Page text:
Where does the dance begin?

Where Does the Dance Begin, Where Does It End?

Don’t call this world adorable, or useful, that’s not it.
It’s frisky, and a theater for more than fair winds.
The eyelash of lightning is neither good nor evil.
The struck tree burns like a pillar of gold.

But the blue rain sinks, straight to the white
feet of the trees
whose mouths open.
Doesn’t the wind, turning in circles, invent the dance?
Haven’t the flowers moved, slowly, across Asia, then Europe,
until at last, now, they shine
in your own yard?

Don’t call this world an explanation, or even an education.

When the Sufi poet whirled, was he looking
outward, to the mountains so solidly there
in a white-capped ring, or was he looking

to the center of everything: the seed, the egg, the idea
that was also there,
beautiful as a thumb
curved and touching the finger, tenderly,
little love-ring,

as he whirled,
oh jug of breath,
in the garden of dust?

from Why I Wake Early (2004) Mary Oliver


Over the next little while, I’ll be adding photos which I think compliment the wonderful poetry of Mary Oliver.


Where does a goanna go?


It was a warm day out bush, and while walking along a track at Rawnsley Park, I heard a quick rustle off to the side.  Hmmm…… caution…. it could be a snake…..can you see it?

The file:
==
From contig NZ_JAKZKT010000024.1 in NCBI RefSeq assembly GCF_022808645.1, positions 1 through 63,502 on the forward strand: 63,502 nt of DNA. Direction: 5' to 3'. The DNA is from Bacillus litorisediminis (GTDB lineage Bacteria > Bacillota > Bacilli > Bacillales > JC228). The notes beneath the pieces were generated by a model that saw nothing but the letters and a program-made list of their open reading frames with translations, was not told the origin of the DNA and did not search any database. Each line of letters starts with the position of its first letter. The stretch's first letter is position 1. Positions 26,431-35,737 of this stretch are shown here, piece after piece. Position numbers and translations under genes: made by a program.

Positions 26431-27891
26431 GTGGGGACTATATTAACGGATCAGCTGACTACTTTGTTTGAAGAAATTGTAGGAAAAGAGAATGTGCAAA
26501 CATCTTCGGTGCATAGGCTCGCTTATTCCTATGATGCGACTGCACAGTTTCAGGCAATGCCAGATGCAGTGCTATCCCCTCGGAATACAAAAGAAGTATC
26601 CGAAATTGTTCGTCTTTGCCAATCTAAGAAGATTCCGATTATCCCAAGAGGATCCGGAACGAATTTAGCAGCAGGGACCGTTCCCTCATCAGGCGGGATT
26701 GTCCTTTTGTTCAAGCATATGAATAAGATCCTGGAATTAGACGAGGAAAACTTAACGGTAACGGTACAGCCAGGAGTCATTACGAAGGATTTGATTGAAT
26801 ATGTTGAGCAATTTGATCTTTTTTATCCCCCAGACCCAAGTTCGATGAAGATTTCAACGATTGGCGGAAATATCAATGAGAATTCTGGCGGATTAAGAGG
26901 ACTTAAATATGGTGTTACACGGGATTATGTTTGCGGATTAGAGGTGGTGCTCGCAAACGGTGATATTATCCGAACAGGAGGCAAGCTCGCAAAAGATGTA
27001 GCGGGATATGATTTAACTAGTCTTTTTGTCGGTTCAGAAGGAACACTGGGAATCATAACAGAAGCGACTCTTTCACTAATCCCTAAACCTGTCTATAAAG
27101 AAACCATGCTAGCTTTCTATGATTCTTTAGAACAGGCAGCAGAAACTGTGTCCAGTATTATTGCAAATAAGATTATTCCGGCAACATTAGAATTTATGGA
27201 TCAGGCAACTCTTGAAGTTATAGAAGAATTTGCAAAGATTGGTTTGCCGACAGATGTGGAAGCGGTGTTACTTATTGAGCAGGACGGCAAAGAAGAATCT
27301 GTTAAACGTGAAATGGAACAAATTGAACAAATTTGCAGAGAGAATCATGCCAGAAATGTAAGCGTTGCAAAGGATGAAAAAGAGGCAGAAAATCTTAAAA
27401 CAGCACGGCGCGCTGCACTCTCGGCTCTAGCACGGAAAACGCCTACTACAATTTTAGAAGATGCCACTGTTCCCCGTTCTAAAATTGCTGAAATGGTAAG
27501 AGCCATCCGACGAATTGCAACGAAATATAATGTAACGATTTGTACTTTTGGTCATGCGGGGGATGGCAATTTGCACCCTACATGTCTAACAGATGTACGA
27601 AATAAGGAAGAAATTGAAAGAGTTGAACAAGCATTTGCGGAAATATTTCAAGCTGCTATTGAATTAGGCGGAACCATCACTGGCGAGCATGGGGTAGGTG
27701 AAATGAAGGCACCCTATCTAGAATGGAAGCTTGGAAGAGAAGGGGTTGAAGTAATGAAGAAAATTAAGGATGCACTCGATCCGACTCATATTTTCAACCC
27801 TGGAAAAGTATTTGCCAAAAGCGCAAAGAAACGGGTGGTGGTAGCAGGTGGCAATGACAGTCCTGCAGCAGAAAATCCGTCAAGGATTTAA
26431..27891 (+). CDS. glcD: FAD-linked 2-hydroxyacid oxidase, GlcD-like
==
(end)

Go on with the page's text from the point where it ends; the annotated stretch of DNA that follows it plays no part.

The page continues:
Ah, a young goanna I was pleased to see, just fossicking about in the undergrowth.  We soon established a respectful distance, and I was able to photograph it as it went about it’s business.


More about this creature.  And Here. And if you’re wanting some bush tucker.….here’s how to cook it.

For those who enjoy a song, here’s a fun one to sing along to 🙂


There’s even a delightful children’s book “Anna The Goanna” .

The very first time I ever saw a goanna, was when I was on a working holiday as a teenager, over on Kangaroo Island.  I was riding a horse along the beach, when suddenly the huge lizard appeared from behind some rocks! It was well over a metre in length.  Not sure which of the three of us got the biggest surprise!  Alas, such pursuits are no longer allowed on the Island…..

Since that time I’ve seen many goannas, in a variety of situations, including one climbing a gum tree to rob bird’s nests, and yet it’s the first that is strongest in my memory 🙂


Fascinating fasciation

In a serendipitous manner I found this example of fasciation while out walking in the Flinders Ranges, with the main task of finding landscape shots.  What makes it truly amazing was that it followed shortly after this wonderful post by my friend Linda on her blog The Task at Hand. The plant is known as onion weed – an imported weed that is taking over the native pastures.  Still, in this instance it was worthy of a second look.


In the twist, weather conditions weren’t favourable for the landscapes I was seeking although the walk was great.



Pure chance

By pure chance I was driving down a side road in a small country town, and to my surprise came across these white kangaroos in a secure compound at the end of a large country garden.  Many decades ago I saw a white kangaroo out bush in a very remote area, but it isn’t a common occurrence.